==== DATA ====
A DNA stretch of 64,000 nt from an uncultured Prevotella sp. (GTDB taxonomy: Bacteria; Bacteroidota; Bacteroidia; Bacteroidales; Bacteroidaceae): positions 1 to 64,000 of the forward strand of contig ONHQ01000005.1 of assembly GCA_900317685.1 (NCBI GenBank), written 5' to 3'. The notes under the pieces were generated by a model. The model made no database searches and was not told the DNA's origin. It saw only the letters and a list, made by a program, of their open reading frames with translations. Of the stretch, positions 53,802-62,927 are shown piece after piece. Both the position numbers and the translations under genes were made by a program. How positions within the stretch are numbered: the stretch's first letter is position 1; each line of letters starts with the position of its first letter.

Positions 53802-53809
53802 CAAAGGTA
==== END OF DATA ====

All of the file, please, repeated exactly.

A DNA stretch of 64,000 nt from an uncultured Prevotella sp. (GTDB taxonomy: Bacteria; Bacteroidota; Bacteroidia; Bacteroidales; Bacteroidaceae): positions 1 to 64,000 of the forward strand of contig ONHQ01000005.1 of assembly GCA_900317685.1 (NCBI GenBank), written 5' to 3'. The notes under the pieces were generated by a model. The model made no database searches and was not told the DNA's origin. It saw only the letters and a list, made by a program, of their open reading frames with translations. Of the stretch, positions 53,802-62,927 are shown piece after piece. Both the position numbers and the translations under genes were made by a program. How positions within the stretch are numbered: the stretch's first letter is position 1; each line of letters starts with the position of its first letter.

Positions 53802-53809
53802 CAAAGGTA